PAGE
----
Richmond: Big-ticket sales remained weak, according to several contacts. A car dealer in the Tidewater area of Virginia and another in the South Carolina Piedmont indicated that their dealerships were seeing gradual improvement. However, contacts at other dealerships reported a slowdown in sales.

Atlanta: District automobile dealers indicated that sales increased from a year ago.

Chicago: Auto sales rose in July as increased incentives spurred demand, but sales leveled off in August. Dealers continued to report that inventories were lower than desired, particularly for the most popular Ford, GM, and Chrysler models.

St. Louis: Car dealers in the District reported that, compared with last year, sales in July and early August were up, on average. About 44 percent of the car dealers surveyed saw increases in sales, while 32 percent saw decreases and 24 percent saw no changes. Just under half of the car dealers noted that used car sales had increased relative to new car sales, while 12 percent reported the opposite. Also, 20 percent reported more acceptances of finance applications, but 12 percent reported more rejections.

Minneapolis: Vehicle sales were up slightly in North Dakota, according to a representative of an auto dealers association. The owner of a Minnesota domestic auto dealer said that August sales were up from a year ago, but corporate customers were more cautious about purchases.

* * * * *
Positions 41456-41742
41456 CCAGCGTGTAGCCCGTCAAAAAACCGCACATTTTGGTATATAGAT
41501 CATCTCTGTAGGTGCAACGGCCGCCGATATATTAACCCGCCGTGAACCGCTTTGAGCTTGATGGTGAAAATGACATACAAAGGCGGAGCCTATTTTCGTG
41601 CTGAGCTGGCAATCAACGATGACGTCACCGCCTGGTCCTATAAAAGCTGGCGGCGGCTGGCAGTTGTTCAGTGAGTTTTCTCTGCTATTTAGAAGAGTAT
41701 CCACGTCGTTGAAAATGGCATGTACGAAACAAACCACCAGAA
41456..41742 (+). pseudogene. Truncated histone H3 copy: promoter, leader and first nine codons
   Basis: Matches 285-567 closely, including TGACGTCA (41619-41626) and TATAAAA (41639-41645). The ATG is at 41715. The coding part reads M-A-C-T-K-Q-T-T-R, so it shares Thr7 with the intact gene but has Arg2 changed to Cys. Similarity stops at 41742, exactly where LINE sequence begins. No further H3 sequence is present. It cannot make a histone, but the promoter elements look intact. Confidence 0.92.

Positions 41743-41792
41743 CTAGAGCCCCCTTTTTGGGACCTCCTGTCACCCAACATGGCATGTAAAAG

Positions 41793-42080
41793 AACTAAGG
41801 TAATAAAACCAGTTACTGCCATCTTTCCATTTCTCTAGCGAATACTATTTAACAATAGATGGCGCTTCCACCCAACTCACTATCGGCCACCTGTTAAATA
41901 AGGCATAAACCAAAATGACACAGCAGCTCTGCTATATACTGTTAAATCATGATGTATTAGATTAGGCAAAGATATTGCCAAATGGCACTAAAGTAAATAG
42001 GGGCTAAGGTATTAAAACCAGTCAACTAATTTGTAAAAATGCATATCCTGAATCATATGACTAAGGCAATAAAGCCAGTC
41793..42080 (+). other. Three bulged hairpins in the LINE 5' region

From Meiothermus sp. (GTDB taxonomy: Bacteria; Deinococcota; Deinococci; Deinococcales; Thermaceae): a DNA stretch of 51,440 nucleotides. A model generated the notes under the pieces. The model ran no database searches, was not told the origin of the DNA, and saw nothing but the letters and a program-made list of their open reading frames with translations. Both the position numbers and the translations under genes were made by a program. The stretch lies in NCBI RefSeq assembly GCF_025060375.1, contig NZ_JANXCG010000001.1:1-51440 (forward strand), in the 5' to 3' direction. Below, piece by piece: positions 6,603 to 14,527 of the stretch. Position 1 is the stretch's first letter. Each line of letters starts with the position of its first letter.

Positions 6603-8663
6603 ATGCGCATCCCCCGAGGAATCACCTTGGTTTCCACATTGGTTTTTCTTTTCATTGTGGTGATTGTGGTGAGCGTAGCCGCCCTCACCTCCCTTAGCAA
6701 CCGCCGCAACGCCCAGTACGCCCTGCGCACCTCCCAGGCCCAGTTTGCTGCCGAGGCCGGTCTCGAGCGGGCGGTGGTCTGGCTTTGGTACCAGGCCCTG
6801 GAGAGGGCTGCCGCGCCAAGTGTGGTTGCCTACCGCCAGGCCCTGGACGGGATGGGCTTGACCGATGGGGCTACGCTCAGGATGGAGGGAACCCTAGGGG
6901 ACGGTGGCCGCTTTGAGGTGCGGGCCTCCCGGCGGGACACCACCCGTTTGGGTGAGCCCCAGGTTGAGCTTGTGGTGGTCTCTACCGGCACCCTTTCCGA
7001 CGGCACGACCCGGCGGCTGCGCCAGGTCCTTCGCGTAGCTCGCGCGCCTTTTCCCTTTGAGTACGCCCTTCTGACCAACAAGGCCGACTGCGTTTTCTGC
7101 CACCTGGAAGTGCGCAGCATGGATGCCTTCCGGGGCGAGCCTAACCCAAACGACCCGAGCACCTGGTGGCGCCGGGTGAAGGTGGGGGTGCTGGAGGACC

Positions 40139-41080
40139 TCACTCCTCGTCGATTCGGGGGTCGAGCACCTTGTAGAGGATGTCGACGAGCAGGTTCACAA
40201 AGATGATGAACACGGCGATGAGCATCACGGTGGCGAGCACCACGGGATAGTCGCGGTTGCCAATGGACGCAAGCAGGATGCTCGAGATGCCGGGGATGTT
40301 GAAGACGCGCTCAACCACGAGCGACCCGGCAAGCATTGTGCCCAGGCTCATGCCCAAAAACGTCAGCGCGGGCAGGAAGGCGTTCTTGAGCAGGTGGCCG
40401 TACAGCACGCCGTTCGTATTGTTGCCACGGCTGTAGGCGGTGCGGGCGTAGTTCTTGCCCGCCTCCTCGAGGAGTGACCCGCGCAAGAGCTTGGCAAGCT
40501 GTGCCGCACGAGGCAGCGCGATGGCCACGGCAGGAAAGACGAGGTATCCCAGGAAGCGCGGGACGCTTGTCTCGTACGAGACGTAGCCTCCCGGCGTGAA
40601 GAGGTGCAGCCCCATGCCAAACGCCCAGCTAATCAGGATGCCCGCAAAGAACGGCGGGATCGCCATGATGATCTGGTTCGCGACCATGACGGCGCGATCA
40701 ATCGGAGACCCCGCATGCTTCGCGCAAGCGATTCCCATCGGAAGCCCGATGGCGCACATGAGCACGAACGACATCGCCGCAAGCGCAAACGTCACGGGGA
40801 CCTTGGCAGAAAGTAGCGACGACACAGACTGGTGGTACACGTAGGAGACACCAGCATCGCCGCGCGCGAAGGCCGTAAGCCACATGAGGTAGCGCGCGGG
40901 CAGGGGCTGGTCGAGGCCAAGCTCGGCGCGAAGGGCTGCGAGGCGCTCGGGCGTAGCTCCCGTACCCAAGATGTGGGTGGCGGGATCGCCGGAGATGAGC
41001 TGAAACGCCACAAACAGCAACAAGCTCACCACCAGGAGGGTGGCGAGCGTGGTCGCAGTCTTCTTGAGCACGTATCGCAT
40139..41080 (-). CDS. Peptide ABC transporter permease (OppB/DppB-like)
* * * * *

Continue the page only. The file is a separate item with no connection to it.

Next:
KC: Auto sales also increased slightly from the previous period, and nearly all dealers were optimistic about future sales. Auto inventories continued to decline, and some dealers were concerned about meeting expected demand as a result.

Dallas: Automobile demand held steady over the reporting period. Contacts said inventories are at appropriate levels and manufacturers are incrementally increasing production. Expectations are for continued modest improvement.

San Fran: Sales of new domestic and imported automobiles improved near the beginning of the reporting period but slowed subsequently. Used vehicle sales improved marginally, while dealers faced a limited supply that kept inventories tight.

The general trend appears to be slightly positive. Consider this chart:

Car sales have a pretty easy year over year comparison, as last years sales were heavily impacted by the cash for clunkers program. Sales have increased from last year's bottom, but have moved sideways for the last few months.